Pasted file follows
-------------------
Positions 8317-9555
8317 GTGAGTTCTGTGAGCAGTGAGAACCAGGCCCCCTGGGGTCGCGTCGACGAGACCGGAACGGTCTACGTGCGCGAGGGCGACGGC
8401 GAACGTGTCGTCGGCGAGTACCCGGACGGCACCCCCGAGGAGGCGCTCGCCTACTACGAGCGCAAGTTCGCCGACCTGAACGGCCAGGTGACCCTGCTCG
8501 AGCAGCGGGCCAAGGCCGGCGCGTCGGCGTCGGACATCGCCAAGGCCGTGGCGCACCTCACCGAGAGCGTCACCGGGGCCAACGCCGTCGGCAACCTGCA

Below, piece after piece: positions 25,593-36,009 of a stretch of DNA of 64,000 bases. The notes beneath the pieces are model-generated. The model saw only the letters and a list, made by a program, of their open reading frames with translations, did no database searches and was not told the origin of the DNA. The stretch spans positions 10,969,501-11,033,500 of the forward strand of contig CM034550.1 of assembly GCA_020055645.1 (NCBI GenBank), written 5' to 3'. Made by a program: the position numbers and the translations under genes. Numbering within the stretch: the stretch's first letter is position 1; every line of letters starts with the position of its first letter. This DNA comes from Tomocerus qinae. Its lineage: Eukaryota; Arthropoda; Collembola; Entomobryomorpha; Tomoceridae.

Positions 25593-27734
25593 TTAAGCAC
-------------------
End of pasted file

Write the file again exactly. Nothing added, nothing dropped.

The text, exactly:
Positions 8317-9555
8317 GTGAGTTCTGTGAGCAGTGAGAACCAGGCCCCCTGGGGTCGCGTCGACGAGACCGGAACGGTCTACGTGCGCGAGGGCGACGGC
8401 GAACGTGTCGTCGGCGAGTACCCGGACGGCACCCCCGAGGAGGCGCTCGCCTACTACGAGCGCAAGTTCGCCGACCTGAACGGCCAGGTGACCCTGCTCG
8501 AGCAGCGGGCCAAGGCCGGCGCGTCGGCGTCGGACATCGCCAAGGCCGTGGCGCACCTCACCGAGAGCGTCACCGGGGCCAACGCCGTCGGCAACCTGCA

Below, piece after piece: positions 25,593-36,009 of a stretch of DNA of 64,000 bases. The notes beneath the pieces are model-generated. The model saw only the letters and a list, made by a program, of their open reading frames with translations, did no database searches and was not told the origin of the DNA. The stretch spans positions 10,969,501-11,033,500 of the forward strand of contig CM034550.1 of assembly GCA_020055645.1 (NCBI GenBank), written 5' to 3'. Made by a program: the position numbers and the translations under genes. Numbering within the stretch: the stretch's first letter is position 1; every line of letters starts with the position of its first letter. This DNA comes from Tomocerus qinae. Its lineage: Eukaryota; Arthropoda; Collembola; Entomobryomorpha; Tomoceridae.

Positions 25593-27734
25593 TTAAGCAC